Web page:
What in God's Name Is the Pope Saying?

By:  Jack Kenny
What in God's Name Is the Pope Saying?

Has Pope Francis said the Catholic Church has become "obsessed" with the issues of abortion, contraception, and same-sex "marriage"?

Has the Church been placing too much emphasis on these issues by talking about them "all the time"?

Since the appearance on Thursday of a lengthy interview with the pope in several Jesuit publications around the world, a number of Catholic spokesmen, both lay and clerical, have come forward to say the pope's statements were distorted in many news reports by being taken "out of context."

But a reading of the entire interview suggests that, while there was much else that the pontiff said, he did appear to be calling for less emphasis on those high profile — and highly volatile — moral, social, and political issues, while putting greater emphasis on the love and mercy of God and the preaching of the good news (the Gospel) to the poor and the socially outcast.

"We cannot insist only on issues related to abortion, gay marriage and the use of contraceptive methods," the pope said during an interview conducted in Italian in three sessions by the editor-in-chief of the Jesuit journal La Civilta Cattolica. "This is not possible. I have not spoken much about these things, and I was reprimanded for that. But when we speak about these issues, we have to talk about them in a context. The teaching of the church, for that matter, is clear and I am a son of the church, but it is not necessary to talk about these issues all the time."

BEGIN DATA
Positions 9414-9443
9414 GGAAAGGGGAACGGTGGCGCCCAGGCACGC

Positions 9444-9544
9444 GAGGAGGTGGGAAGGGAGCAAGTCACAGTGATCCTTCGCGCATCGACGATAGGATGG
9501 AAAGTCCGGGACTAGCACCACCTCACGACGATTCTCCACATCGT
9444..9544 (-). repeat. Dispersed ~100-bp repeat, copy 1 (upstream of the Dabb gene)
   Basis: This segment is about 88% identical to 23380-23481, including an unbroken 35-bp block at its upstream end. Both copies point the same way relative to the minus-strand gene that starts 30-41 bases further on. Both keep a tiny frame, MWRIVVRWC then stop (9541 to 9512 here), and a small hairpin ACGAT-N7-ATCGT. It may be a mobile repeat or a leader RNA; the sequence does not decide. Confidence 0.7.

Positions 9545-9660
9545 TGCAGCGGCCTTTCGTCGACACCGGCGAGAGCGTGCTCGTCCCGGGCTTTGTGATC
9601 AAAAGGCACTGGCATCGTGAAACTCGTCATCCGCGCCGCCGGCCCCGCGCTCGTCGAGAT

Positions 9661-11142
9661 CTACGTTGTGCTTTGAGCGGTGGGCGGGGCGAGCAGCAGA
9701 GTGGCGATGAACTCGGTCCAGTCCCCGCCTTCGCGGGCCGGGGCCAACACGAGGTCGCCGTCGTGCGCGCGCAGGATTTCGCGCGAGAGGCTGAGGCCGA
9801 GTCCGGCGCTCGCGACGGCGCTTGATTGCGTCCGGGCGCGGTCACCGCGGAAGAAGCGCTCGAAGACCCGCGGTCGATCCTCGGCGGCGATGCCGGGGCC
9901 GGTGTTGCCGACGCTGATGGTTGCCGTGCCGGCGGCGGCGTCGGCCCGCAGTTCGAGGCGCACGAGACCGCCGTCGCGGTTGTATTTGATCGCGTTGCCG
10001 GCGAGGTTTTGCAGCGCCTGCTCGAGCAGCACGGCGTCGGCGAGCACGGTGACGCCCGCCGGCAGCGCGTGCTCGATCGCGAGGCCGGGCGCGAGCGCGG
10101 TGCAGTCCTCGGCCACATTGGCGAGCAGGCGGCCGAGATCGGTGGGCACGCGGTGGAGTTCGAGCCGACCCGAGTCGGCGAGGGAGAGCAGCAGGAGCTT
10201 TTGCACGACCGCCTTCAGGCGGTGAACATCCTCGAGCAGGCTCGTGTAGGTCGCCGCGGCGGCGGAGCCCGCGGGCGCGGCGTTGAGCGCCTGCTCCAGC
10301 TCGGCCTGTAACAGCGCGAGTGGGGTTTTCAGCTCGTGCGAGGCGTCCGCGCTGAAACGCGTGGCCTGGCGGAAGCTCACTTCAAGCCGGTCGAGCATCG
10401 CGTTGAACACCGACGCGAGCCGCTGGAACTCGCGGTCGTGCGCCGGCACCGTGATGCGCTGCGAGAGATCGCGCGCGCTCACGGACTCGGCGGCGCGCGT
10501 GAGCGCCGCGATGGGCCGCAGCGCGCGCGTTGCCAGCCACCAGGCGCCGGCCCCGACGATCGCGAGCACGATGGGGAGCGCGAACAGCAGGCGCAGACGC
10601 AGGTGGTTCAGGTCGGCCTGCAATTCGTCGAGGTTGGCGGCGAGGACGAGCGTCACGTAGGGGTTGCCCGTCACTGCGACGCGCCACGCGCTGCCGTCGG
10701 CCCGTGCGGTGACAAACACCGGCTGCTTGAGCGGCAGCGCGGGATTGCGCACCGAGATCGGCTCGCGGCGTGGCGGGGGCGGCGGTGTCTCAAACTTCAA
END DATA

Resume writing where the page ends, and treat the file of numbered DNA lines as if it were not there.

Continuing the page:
As it appears in the text of the interview, translated from Italian for the English-language Jesuit publication America, the very next sentence it is: "The dogmatic and moral teachings of the church are not all equivalent. The church's pastoral ministry cannot be obsessed with the transmission of a disjointed multitude of doctrines to be imposed insistently."

While it is not certain that with the word "obsessed," the pope was referring specifically to abortion, contraception, and gay marriage among the "disjointed multitude of doctrines," but that does appear to be what he was saying. It was not biased or careless journalism, then, for the media to report, as the New York Times did in the lead paragraph of its story that:

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